Nagios fork warning to Oracle

Nagios fork warning to Oracle

Summary: As Oracle prepares to take possession of open source projects like OpenOffice, Java and mySQL, the Nagios fork is a warning that open source code can't be suppressed.


A fork of the Nagios network monitoring tool called Icinga has officially launched, with the first stable version due October 28.

Matt Asay says this illustrates the health of the open source movement. 

Nagios is a 10 year-old project and those involved with the fork say they include members of its community advisory board and makers of Nagios add-ons.

But there is meaning here for more than Nagios. There is great meaning here for Oracle.

As Oracle prepares to take possession of open source projects like OpenOffice, Java and mySQL, the Nagios fork is a warning that open source code can't be suppressed.

Whatever Nagios' managers did to cause the fork, it can't be nearly as bad as the actions Oracle has been suspected of in its approach to open source competition.

Forks of these larger projects would doubtless move even more quickly, and gain more support from both developers and users, than Icinga, which is used by network managers and not the general user community.

The open source warning to Oracle is clear and was probably put best by Tina Turner, above. You better be good to me.

Topics: Networking, Open Source, Oracle

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  • IMHO

    I suspect that several of the Sun F/OSS projects are more than ready to strike out on their own. OO.o, for instance, has certainly benefited from the resources Sun has put into the project but has also suffered from Sun's dominance.

    Like when Netscape set Mozilla free, losing a corporate sponsor can be very good for a project.
    Yagotta B. Kidding
  • Open source is aggressive?

    I like open source because it is open and free, not because it is aggressive!
    Oracle is no more than a commercial company. There is NO immorality if it cuts the open source projects. If other companies think that MySQL suits its business model, they should continue the work themselves.
    • But no one is "cutting" Open Source projects here.

      The projects are forking. You cut with a knife, fork with Open Source.
  • URL for the "why" of the fork
  • The bigger question: Would it matter to Oracle?

    It's pretty clear to everyone (and I would think Oracle is included in that "everyone") that MySQL is in no danger in Oracle's hands. Sun has technologies that would benefit Oracle FAR more than MySQL (Java - tightly coupled with many of Oracle's commercial products, just to name one), so I'm still of the opinion that MySQL probably isn't even on Oracle's near-term radar. The bigger question I would ask is whether Oracle would even care if it forked or not.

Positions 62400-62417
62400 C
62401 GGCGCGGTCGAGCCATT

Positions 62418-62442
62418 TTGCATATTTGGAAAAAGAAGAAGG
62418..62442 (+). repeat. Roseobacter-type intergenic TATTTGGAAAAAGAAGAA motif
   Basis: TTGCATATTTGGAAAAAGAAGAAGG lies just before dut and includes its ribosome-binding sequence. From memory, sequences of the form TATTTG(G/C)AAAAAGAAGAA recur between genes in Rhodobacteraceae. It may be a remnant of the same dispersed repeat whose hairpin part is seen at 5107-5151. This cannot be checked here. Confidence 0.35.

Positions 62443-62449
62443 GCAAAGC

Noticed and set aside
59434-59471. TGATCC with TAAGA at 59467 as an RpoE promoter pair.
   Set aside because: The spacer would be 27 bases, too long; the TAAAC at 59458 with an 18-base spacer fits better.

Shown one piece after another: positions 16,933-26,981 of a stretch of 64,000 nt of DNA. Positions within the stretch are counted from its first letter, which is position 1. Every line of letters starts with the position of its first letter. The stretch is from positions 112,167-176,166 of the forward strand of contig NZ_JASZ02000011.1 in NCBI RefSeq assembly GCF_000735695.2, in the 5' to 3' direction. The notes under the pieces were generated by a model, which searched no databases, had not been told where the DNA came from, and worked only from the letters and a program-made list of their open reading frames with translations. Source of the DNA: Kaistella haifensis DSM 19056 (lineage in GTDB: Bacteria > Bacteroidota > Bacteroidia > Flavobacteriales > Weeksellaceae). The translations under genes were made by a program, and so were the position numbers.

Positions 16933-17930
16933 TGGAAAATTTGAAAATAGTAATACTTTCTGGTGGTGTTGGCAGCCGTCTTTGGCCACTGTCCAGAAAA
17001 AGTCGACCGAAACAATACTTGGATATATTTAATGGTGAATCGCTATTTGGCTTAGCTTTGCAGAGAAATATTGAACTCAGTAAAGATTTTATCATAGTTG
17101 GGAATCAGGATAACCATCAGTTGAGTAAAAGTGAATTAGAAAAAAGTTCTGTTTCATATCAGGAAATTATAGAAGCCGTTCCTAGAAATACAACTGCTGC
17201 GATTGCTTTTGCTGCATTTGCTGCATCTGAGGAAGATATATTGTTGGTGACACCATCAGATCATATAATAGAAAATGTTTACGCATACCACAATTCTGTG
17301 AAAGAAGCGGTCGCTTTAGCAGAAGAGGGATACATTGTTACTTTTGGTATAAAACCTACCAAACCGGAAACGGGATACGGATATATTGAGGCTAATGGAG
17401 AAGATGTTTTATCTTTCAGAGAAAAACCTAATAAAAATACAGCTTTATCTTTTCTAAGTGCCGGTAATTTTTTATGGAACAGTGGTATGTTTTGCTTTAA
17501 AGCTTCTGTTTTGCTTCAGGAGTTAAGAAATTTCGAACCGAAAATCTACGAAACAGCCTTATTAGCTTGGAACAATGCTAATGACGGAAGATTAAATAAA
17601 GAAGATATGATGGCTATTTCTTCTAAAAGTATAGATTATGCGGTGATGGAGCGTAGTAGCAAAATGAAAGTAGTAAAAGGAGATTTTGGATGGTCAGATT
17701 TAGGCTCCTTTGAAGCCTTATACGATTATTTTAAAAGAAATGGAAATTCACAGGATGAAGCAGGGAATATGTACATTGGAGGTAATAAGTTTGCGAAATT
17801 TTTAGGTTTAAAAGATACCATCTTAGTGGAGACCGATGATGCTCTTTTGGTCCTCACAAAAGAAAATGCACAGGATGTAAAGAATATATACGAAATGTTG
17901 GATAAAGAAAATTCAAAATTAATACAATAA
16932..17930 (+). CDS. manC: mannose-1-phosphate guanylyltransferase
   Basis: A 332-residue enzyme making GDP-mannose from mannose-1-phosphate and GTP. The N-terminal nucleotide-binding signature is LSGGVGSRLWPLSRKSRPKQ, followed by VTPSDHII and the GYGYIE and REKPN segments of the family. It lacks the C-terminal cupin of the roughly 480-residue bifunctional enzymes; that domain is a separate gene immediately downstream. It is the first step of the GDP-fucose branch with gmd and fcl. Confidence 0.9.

1) They already support a more advanced, Open-Source database system than MySQL (Postgre) as well as the major transactional component of MySQL (innodb). Owning MySQL doesn't really make them any more or less in control, and it doesn't really affect either of these other projects.

    2) Oracle's flagship products have nothing to gain technologically from MySQL - MySQL has been and still is playing major catch-up with most commercial RDBMS. Oracle may gain a little bit of mind-share, but they already have plenty of that which they gained all by their onesies.

    3) MySQL, on the other hand, could gain many benefits from being in Oracle's fold, if Oracle decided to put effort into the project. My guess would be Oracle might see where Postgre and MySQL might benefit from each other and support some effort to merging the best technologies of the two. I'd be surprised to see any significant Oracle DB technology show up in MySQL other than cross-compatibility work (ie, make PL/SQL and Objects work in MySQL so that projects can have an easy upgrade path to Oracle DB).

    Whether or not MySQL forks is more up to the community around it. Either they see Oracle's involvement as a benefit or they don't. If Oracle decides to ignore the project, then there will be the same amount of benefit/liability as there was before Oracle bought Sun. If Oracle "tries to kill it" (which I'm pretty sure they're smart enough to know that they can't), then, again, the community will still be no worse off than they were before.

    Indeed, even if Oracle *has* any intentions with MySQL, they probably lean more toward the "good for the project" side of the spectrum rather than toward the "killing the project" side. A forked product would be giving up any gains to be had from the involvement of a major technological player like Oracle.
  • Preemptive fork would be wrong

    Any fork of these projects based only on Oracle's suspected future wrong-doings would be wrong.

    Here is one protocol -